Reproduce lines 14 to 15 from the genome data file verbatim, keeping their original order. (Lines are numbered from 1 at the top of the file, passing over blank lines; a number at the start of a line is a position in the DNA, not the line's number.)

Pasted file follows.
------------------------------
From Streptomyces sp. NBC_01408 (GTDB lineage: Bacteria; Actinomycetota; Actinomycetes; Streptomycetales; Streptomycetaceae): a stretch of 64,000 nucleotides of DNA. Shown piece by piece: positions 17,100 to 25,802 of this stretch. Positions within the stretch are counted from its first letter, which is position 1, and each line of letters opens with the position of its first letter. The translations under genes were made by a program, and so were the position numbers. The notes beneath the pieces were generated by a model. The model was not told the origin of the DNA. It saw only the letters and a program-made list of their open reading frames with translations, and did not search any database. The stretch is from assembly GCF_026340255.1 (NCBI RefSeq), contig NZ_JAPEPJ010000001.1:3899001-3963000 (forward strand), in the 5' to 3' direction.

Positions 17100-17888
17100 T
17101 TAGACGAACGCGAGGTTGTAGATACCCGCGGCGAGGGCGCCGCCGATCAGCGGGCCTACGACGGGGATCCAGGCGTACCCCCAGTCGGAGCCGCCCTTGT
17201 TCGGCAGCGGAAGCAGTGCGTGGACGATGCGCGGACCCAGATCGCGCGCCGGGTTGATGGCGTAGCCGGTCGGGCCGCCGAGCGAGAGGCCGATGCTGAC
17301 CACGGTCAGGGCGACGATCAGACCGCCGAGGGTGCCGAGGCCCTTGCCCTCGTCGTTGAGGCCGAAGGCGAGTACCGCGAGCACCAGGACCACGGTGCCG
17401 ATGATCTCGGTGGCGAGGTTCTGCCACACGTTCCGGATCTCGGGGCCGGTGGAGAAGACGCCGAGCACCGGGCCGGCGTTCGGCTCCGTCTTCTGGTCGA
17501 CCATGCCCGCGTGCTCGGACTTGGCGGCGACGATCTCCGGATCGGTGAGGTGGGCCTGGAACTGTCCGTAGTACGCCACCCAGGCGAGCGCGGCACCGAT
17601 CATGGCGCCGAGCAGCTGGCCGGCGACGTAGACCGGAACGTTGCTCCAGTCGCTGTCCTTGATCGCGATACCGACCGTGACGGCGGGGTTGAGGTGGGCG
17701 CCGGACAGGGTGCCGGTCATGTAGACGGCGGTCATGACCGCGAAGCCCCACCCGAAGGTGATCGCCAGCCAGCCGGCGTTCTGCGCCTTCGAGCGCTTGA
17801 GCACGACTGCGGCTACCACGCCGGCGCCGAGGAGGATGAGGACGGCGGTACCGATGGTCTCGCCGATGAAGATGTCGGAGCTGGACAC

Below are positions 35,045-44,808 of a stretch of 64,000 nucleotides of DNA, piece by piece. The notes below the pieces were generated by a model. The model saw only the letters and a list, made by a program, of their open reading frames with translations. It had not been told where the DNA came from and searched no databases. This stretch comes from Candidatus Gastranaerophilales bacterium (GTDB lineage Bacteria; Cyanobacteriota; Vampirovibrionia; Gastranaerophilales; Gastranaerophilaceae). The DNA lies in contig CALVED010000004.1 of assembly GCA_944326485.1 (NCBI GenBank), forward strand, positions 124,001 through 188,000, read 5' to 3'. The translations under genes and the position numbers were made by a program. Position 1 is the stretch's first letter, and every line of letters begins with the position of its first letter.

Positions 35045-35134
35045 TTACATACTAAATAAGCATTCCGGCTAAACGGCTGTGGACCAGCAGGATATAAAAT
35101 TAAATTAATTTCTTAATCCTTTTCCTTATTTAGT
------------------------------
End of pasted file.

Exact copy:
35045 TTACATACTAAATAAGCATTCCGGCTAAACGGCTGTGGACCAGCAGGATATAAAAT
35101 TAAATTAATTTCTTAATCCTTTTCCTTATTTAGT